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aCyclotron Institute, Texas A&M University, College Station, Texas 77843-3366, USA ... iDepartment of Physics, Central Michigan University, Mount Pleasant, ...

Astrophysically Important Reaction Rates For Novae And Xray Bursts From Proton Breakup At Intermediate Energies A. Banu, L. Trache, F. Carstoiu, N. A. Orr, N. L. Achouri et al. Citation: AIP Conf. Proc. 1304, 339 (2010); doi: 10.1063/1.3527219 View online: http://dx.doi.org/10.1063/1.3527219 View Table of Contents: http://proceedings.aip.org/dbt/dbt.jsp?KEY=APCPCS&Volume=1304&Issue=1 Published by the American Institute of Physics.

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Astrophysically Important Reaction Rates For Novae And X-ray Bursts From Proton Breakup At Intermediate Energies A. Banua,b, L. Trachea,b, F. Carstoiub, N. A. Orrc, N. L. Achouric, A. Bonaccorsod, W. N. Catforde, M. Chartierf, B. Fernandez-Dominguezf, M. Freerg, L. Gaudefroyh, M. Horoii, M. Labichej,k, B. Laurentc, R. C. Lemmonk, F. Negoitab, S. Paschalisf, N. Pattersone, B. Pietrasf, B. Roederc,a, F. Rotarub, P. Roussel-Chomazh, E. Simmonsa, J. S. Thomase, R. E. Tribblea a Cyclotron Institute, Texas A&M University, College Station, Texas 77843-3366, USA National Institute of Physics and Nuclear Engineering, “Horia Hulubei” (IFIN-HH), R-077125 Magurele-Bucharest, Romania c Laboratoire de Physique Corpusculaire, IN2P3-CNRS, ISMRA et Université, F-14050 Caen, France d Instituto Nazionale di Fisica Nucleare, Sez. Di Pisa, I-56127 Pisa, Italy e Department of Physics, University of Surrey, Guildford GU2 5XH, UK f Oliver Lodge Laboratory, University of Liverpool, Liverpool L69 7ZE, UK g School of Physics and Astronomy, University of Birmingham, Birmingham B15 2TT, UK h Grand Accélérateur d’Ions Lourds, BP 55027, 14076 Caen Cedex 5, France i Department of Physics, Central Michigan University, Mount Pleasant, Michigan 48859, USA j Department ot Engineering and Science, University of the West of Scotland, Paisley PA1 2BE, UK k Nuclear Physics Group, STFC Daresbury Laboratory, Daresbury, Warrington, WA4 4AD, UK b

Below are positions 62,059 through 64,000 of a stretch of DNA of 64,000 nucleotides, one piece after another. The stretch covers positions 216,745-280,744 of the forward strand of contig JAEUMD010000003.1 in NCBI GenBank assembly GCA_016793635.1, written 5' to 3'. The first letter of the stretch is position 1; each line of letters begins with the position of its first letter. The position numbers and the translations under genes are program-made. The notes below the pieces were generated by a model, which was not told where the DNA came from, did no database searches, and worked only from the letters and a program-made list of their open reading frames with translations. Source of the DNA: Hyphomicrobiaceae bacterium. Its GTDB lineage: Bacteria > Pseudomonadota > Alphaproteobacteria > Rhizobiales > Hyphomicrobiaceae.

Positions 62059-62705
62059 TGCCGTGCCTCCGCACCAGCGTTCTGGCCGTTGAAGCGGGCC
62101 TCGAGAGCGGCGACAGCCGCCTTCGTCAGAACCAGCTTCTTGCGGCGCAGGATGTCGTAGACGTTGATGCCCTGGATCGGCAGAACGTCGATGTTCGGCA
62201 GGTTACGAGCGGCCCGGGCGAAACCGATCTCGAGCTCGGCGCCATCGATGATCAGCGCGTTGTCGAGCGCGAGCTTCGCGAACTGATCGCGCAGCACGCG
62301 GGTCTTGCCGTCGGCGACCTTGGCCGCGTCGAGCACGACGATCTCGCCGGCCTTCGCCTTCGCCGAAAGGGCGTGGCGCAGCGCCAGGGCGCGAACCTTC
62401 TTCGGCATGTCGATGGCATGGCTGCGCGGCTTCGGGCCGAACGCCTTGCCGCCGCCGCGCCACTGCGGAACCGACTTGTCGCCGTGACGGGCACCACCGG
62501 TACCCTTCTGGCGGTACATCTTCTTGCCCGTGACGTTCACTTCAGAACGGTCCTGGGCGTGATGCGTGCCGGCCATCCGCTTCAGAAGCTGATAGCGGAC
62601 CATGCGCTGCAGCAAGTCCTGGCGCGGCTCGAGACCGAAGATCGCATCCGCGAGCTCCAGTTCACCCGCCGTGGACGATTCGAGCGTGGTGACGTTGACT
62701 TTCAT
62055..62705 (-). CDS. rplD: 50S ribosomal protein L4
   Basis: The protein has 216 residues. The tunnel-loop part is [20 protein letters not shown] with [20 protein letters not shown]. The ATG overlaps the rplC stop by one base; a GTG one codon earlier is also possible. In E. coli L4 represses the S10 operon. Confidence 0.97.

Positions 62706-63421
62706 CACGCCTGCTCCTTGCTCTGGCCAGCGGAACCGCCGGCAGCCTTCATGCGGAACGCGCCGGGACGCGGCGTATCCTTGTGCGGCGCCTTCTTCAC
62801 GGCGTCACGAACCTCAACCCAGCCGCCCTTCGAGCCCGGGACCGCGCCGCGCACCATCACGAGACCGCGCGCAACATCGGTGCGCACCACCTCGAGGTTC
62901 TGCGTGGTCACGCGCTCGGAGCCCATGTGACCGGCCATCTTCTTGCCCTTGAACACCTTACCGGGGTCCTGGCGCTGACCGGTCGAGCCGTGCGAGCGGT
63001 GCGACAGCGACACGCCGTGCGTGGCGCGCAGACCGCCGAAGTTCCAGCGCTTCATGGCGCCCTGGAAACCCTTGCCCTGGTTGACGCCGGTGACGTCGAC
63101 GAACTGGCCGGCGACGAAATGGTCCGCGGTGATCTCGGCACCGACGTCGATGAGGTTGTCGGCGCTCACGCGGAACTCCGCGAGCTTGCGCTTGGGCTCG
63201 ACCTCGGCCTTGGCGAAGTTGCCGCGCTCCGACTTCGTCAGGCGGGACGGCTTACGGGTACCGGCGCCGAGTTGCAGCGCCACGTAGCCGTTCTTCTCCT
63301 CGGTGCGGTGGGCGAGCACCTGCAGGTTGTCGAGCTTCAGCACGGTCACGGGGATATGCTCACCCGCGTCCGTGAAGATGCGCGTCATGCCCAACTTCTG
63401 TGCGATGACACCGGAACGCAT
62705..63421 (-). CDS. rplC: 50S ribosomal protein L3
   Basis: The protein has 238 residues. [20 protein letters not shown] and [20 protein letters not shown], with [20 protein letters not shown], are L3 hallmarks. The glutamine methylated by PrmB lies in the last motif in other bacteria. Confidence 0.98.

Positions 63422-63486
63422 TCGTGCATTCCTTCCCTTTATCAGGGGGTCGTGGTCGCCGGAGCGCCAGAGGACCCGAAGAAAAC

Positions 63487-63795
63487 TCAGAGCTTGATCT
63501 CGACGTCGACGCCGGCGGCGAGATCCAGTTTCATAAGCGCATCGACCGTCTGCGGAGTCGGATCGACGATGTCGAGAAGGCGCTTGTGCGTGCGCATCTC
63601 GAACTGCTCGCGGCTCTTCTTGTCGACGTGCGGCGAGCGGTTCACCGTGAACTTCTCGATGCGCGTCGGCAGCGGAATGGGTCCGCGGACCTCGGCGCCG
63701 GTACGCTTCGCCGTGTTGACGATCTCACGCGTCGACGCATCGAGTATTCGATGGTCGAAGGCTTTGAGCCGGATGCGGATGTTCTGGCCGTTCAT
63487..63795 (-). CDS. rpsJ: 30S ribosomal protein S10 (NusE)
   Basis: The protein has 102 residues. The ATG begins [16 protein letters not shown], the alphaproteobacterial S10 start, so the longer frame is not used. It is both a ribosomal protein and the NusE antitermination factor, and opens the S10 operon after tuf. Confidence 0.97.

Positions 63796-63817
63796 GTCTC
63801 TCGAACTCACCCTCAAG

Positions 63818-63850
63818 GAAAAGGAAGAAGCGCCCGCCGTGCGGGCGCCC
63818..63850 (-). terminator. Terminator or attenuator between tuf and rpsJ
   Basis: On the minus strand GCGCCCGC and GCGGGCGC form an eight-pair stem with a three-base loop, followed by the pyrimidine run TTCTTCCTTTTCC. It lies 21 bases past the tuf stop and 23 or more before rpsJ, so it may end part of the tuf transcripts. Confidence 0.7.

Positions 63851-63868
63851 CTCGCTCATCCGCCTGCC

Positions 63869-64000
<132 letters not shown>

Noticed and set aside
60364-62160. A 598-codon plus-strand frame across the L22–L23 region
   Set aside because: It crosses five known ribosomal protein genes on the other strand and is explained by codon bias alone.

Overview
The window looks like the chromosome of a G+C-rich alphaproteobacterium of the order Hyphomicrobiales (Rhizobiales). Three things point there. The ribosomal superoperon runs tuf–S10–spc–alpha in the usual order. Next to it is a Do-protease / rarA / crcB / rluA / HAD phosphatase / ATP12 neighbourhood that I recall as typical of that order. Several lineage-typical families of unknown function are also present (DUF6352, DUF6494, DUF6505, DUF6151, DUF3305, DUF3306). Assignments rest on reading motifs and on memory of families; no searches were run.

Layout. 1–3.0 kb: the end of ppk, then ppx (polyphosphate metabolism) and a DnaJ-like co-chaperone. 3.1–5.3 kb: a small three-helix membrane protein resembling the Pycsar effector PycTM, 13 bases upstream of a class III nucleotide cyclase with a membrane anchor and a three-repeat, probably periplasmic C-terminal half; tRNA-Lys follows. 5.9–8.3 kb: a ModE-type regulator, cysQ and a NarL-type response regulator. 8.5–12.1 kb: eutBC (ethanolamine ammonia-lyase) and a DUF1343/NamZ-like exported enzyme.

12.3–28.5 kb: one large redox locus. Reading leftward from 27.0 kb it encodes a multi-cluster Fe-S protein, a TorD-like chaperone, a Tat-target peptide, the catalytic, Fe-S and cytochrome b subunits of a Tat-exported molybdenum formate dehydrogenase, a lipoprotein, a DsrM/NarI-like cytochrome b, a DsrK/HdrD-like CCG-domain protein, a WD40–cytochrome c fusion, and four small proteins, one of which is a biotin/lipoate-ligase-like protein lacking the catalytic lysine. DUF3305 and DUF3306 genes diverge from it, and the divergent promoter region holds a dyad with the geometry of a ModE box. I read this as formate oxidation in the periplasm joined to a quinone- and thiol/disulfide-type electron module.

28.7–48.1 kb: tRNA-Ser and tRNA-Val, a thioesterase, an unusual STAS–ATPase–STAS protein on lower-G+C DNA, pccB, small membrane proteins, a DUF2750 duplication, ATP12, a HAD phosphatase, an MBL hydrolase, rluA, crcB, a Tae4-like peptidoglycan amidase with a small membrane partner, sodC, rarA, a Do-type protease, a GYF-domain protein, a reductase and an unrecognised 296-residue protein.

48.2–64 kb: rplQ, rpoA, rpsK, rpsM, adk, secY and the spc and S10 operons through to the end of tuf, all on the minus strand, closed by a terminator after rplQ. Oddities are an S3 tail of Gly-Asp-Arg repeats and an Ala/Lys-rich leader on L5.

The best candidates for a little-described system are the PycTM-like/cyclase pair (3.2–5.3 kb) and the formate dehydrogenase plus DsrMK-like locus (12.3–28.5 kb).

Abstract. We discuss the use of one-nucleon removal reactions of loosely bound nuclei at intermediate energies as an indirect method in nuclear astrophysics. The breakup reactions are proved to be good spectroscopic tools and can be used to study a large number of loosely bound proton- or neutron-rich nuclei over a wide range of beam energies. As peripheral processes, they can be used to extract asymptotic normalization coefficients (ANCs) from which non-resonant capture reaction rates of astrophysical interest can be calculated parameter free. In this talk, we present results of a proton-breakup experiment carried out at GANIL (France) with a cocktail beam centered around 23Al at 50 MeV/nucleon. Momentum distributions of the breakup fragments, inclusive and in coincidence with gamma rays detected by EXOGAM Germanium clover array, were measured in the focal plan of SPEG energy-loss spectrometer. We present in particular the investigations of reaction rates for 22Mg(p,γ)23Al and 23Al(p,γ)24Si important for novae and X-ray bursts, respectively. Keywords: one-proton removal, configuration mixing, spectroscopic factor, ANC, 23Al, 24Si PACS: 26.30.-k, 25.60.Tv, 21.10.Jx, 21.10.Hw

INTRODUCTION The proton-rich near drip line nucleus 23Al is an appealing nucleus to be studied CREDIT LINE (BELOW) TO BE structure INSERTED THE FIRST PAGE The OF EACH PAPER rising questions to both nuclear andON nuclear astrophysics. questions for CP1304, Carpathian Summer School of Physics 2010 edited by L. Trache, S. Stoica, and A. Smirnov © 2010 American Institute of Physics 978-0-7354-0859-3/10/$30.00